What’s old is new again. A decade ago, I was part of a campus community that was discussing academic integrity issues . Today, I’m involved in a similar discussion on a different campus.
This conversation has prompted me to revisit my philosophy on academic integrity, which was influenced by three factors:
1. My religious background. As regular readers know, I grew up in a strict fundamentalist Christian community. While I have moved away from that faith tradition, I can see its influence in the area of ethics.
2. Adult role models. When she was young, my sister spent the summer months with a babysitter, and I sometimes went as well when I couldn’t go to my cousin’s house. Because I was older, the babysitter and I would play games. One day, when we were playing Uno, she asked me to check on the children playing in the yard. When I came back to the door, I could see that she was looking at the cards in my hand. I never trusted her after that day.
3. My only “C” grade as an undergraduate. During my last semester as an undergradaute, I took a philosophy and religion course. During the final exam, I saw most of the other students cheating. I turned in my exam without saying anything to the professor. When I received a final course grade of “C,” I went to talk to him to understand why because I had a solid “B” going into the final. He told me that he graded the final exams in comparison to each other, and my final was the worst. I brought up the cheating, and he told me that I should have told him about the other students.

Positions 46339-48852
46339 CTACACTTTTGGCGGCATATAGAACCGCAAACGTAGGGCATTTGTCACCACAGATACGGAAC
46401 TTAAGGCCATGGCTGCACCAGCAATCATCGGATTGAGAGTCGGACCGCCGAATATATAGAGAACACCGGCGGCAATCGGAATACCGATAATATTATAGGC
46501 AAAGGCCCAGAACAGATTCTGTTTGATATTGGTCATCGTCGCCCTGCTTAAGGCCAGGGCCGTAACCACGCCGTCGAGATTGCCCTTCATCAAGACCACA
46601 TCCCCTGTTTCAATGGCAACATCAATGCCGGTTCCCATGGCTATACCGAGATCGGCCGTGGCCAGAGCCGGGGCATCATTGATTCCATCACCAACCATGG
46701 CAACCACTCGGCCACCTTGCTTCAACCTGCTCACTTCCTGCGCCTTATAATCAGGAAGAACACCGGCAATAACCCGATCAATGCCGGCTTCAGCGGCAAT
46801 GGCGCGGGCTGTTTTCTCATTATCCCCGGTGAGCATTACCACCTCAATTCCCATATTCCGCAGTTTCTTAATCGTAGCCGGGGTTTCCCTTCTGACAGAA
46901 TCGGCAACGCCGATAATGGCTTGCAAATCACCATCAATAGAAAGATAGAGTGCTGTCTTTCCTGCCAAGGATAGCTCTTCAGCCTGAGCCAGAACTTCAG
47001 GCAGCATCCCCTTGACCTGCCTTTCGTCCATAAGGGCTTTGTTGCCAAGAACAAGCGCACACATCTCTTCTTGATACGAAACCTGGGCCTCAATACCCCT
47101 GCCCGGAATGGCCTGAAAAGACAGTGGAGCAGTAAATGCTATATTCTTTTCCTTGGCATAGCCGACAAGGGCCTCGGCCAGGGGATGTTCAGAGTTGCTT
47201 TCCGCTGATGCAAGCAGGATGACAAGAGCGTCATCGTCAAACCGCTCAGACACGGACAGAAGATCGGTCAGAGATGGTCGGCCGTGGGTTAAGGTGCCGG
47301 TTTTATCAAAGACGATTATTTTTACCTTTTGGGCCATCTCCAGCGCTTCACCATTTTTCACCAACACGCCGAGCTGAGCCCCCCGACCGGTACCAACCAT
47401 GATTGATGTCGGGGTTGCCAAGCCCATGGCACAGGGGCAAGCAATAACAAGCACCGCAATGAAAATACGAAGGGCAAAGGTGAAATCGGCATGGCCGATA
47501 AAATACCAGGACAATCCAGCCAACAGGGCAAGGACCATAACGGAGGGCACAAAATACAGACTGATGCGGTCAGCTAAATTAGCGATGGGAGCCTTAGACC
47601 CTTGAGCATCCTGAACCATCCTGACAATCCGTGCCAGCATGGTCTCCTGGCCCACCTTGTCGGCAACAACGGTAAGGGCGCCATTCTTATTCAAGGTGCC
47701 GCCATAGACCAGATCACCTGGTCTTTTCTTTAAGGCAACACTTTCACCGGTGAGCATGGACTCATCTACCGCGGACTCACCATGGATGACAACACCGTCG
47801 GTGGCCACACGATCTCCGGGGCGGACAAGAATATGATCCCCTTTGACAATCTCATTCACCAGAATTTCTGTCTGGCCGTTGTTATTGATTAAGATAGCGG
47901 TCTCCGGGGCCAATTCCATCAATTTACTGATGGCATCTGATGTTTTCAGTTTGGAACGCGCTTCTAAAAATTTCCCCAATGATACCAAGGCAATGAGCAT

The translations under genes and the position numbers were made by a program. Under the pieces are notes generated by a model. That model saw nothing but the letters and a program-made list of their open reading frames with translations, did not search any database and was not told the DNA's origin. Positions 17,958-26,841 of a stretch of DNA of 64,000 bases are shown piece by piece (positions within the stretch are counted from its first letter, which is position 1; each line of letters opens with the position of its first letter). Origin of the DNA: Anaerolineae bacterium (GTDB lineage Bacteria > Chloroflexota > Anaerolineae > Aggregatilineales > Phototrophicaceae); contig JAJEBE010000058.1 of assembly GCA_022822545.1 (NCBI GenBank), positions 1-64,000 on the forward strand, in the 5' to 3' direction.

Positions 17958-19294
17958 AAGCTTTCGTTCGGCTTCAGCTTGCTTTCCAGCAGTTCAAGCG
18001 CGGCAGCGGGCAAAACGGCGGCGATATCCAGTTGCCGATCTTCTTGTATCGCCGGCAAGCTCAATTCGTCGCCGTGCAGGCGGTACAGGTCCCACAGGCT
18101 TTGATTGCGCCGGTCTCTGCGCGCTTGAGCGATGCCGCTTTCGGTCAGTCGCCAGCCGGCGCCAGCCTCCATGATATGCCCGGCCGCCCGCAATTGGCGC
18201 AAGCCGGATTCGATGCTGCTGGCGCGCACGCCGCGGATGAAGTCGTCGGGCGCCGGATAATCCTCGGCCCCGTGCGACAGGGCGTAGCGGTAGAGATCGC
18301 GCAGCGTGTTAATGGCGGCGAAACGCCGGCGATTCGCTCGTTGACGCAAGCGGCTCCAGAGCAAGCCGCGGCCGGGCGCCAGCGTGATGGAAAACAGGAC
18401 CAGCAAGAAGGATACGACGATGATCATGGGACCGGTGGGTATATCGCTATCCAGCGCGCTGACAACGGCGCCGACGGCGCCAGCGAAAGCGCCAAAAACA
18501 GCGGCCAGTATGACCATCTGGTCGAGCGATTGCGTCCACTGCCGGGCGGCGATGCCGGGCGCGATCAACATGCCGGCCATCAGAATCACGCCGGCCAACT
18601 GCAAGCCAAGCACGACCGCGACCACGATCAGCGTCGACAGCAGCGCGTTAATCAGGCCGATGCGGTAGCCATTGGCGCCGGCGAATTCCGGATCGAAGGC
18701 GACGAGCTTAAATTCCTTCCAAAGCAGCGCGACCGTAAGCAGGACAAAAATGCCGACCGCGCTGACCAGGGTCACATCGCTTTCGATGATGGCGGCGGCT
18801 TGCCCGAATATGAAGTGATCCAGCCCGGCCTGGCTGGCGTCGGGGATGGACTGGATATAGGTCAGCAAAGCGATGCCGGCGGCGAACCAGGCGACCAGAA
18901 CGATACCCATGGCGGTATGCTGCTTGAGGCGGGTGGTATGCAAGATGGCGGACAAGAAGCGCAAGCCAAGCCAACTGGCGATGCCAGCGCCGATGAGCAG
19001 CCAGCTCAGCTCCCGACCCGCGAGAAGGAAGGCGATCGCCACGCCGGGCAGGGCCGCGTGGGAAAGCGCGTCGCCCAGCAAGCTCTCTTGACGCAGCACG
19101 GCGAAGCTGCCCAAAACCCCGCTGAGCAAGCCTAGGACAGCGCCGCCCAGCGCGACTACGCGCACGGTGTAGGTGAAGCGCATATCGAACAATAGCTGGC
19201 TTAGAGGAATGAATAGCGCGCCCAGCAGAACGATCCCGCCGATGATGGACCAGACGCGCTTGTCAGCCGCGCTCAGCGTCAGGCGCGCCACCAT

All three of these experiences shaped my perspective on academic integrity. I learned that there are times when clear-cut, black-and-white ethical judgments are needed; that dishonesty breaks the trust between people; and that students can be negatively affected by their peers’ academic dishonesty.
For all of these reasons, when I started teaching, I determined that I was going to take a hard-line stance against academic dishonesty. Midway through my first semester, I had my first two cases of plagiarism. One student stole another student’s paper out of the trash; the other student plagiarized from Encarta . Despite the latter student’s 100% guilt, s/he appealed the “F” in the course all the way up to the university president. The student’s father even became involved and threatened to bring in a lawyer. Thankfully, the president supported my decision. I’ve often wondered what would have happened if someone in the university appeal system had overturned my decision.
Because of that experience, I exhaustively explain my academic integrity policy on the first day of class, in my course documents, and prior to the first writing assignment. It doesn’t seem to help–students still cheat and plagiarize. As research has shown, students make that choice for a variety of reasons.
So why worry about it? As Don McCabe noted upon his retirement, it bleeds over into other areas of their life. As I ask my students, would they trust a doctor or engineer who cheated her/his way through school? Do they want to compete for scholarships, playing time, or jobs with peers who cheat? While I have been influenced in various ways to enforce a strict academic integrity policy, I don’t do it for my sake; believe me, the headache and paperwork are stressful. Rather, I do it for the students’ sake. I am trying to protect them from themselves, and if I can’t do that, then hopefully I am protecting their peers.
. You see, kids, back in the 1990s, students could consult an encyclopedia called Encarta on a new-fangled technology called CD-ROMs.